In optics, Dr Rumpf’s team holds the world record for the tightest bend of an unguided optical beam, which is a new way to control light. Also, they are working with optical nanostructures called photonic crystals that can turn off refraction. According to Rumpf, this technology could help radically miniaturise imaging systems and provide them with a really wide field-of-view. This can be used not only in space observation but also in everyday life. For example, optics and photonics technologies provide “the eyes” for self-driving cars.
“Our imaging system, where one camera can have a wider field-of-view could be applied in a self-driving car, instead of multiple cameras. That would simplify the hardware,” says Dr Rumpf.
In the last decades, the world has seen technologies transforming our lives on every level. From using real-time data to organise our travels to remote working and healthcare – we developed habits that were unimaginable just 20 years ago.
According to Dr Rumpf, the most impressive change that he experienced during his lifetime was the emergence of the internet. Another equally transformative technology, according to the scientist, might be 3D printing.
“I am not even talking about everyday life – you could print out an object that you incidentally break, say, in your kitchen. Imagine people in space, on a flight to Mars or Moon. What do they do if a piece of equipment breaks and they need a screw to fix it that they do not have? It’s not very easy to deliver it there, is it?” jokes the scientist from the USA.
Dr Rumpf thinks that the real breakthrough will come when the ability to 3D-print things from several materials will become widely accessible.
“If we can print things made from several materials – electrical and photonic devices – the world will change. Imagine, if your circuit board dies while in space and you can print out a new one. Or, if you are in a military situation and your radio dies. You might be able to print out a new one sooner than the replacement arrives!”, explains Dr Rumpf.
He believes that their advanced slicer – a hybrid 3D printing technology that has become commercially available through his start-up company Kraetonics LLC – can contribute greatly to the change. At the moment, the company provides slicing software that allows 3D-printing of electronics, conformal 3D-printing, off-axis 3D-printing, and 3D-printing of functionally graded material (grading from one to another in the process) that can be used for making armour, ammunitions and for numerous other purposes. Dr Rumpf believes that metamaterials and metasurfaces can become transformational in many ways, however, there still are challenges that need to be solved in these fields.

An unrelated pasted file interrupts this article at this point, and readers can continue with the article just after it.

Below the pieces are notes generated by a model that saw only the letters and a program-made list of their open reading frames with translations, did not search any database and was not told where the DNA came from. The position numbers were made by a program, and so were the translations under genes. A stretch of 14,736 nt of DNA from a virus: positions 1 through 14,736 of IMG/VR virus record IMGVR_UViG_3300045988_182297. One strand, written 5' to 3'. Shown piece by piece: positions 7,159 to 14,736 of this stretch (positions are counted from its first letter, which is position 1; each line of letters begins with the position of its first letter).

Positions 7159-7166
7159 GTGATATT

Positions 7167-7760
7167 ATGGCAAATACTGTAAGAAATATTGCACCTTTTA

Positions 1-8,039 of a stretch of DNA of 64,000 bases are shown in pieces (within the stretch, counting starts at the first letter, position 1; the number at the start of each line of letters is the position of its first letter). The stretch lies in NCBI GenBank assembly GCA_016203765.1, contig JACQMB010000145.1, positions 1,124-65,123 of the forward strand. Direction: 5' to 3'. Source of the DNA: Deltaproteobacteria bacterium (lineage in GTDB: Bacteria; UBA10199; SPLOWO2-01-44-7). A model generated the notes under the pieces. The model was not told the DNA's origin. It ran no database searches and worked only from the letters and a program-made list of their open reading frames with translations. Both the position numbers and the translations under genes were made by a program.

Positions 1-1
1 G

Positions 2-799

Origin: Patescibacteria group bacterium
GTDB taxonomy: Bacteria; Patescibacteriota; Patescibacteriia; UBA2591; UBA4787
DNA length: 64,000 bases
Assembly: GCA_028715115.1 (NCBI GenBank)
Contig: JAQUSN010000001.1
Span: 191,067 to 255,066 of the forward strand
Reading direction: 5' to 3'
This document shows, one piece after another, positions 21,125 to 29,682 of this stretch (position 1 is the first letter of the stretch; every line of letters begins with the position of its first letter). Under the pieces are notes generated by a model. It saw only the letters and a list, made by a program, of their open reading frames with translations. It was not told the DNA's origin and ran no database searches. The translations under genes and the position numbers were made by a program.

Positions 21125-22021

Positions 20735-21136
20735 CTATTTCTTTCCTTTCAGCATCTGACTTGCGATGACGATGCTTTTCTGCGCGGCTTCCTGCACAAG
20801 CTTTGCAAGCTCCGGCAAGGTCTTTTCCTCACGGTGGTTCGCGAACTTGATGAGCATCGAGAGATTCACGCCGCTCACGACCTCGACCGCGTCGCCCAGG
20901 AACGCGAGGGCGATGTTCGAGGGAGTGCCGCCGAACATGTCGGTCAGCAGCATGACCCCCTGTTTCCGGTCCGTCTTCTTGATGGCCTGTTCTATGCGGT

“A lot of equipment and research that I saw here, at KTU Materials Science Institute labs, indicate that this institution is in a good position to solve these problems. Then I’ll be able to say: hey, I know these people at KTU!”, says Dr Rumpf.
A pioneer and leader in electromagnetics, photonics, and 3D printing, Dr Rumpf admits that success did not come easy. Having worked in industry for 15 years and in academia for 12 years, the researcher and entrepreneur has developed a support system for young researchers.
“I was the first generation in my family to attempt college, so I made every mistake possible. Then I hired a career coach and a resume writer; I spent a lot of money and learned a lot of things. Now, I am trying to share my knowledge with the students, help them to not make the same mistakes,” says Dr Rumpf.
One of the lectures he gave to the audience of the 24th International Conference-School “Advanced Materials and Technologies” at KTU was on starting and maintaining an awesome career. The world-class researcher believes that professional networking and communication, i.e. talking about and visualising your ideas, are the top ingredients of a successful career. Also, to have an amazing resume, one needs to do amazing things.
“When I went to school, I thought grades were everything, so I was just studying and didn’t get involved in anything else happening on campus. I had good grades, but when I graduated, no graduate school would accept me. That’s why I advise my students: to join organisations, be active, get involved in projects, and volunteer for research labs. If I had anybody to advise me, I’d have spent my university years differently,” says Dr Rumpf.
During his visit to KTU, he was impressed both by the state-of-the-art research equipment and by the level and motivation of the scientists working at the University labs. According to Dr Rumpf, KTU is on the way to becoming a technology juggernaut – the staff and the equipment are nothing short of world-class.
Dr Rumpf was invited to Lithuania by KTU’s Institute of Materials Science and funded by Baltic American Freedom Foundation.
“I am very thankful to the Baltic American Freedom Foundation. It has been an incredible experience for me,” says Dr Rumpf.
According to the researcher, during the visit, he saw plenty of professional networking possibilities, including common research and student exchange. Also, the scientist says that the Lithuanian trip provided a rich cultural experience.
“You have a lot more history than we do – being a new country we are not used to talking about the events that happened a thousand or 500 years ago. Nowadays, we are becoming more aware of Lithuanian history, but there are many things that we still need to hear and experience,” says Dr Rumpf, stating that getting to know other cultures grows people immensely.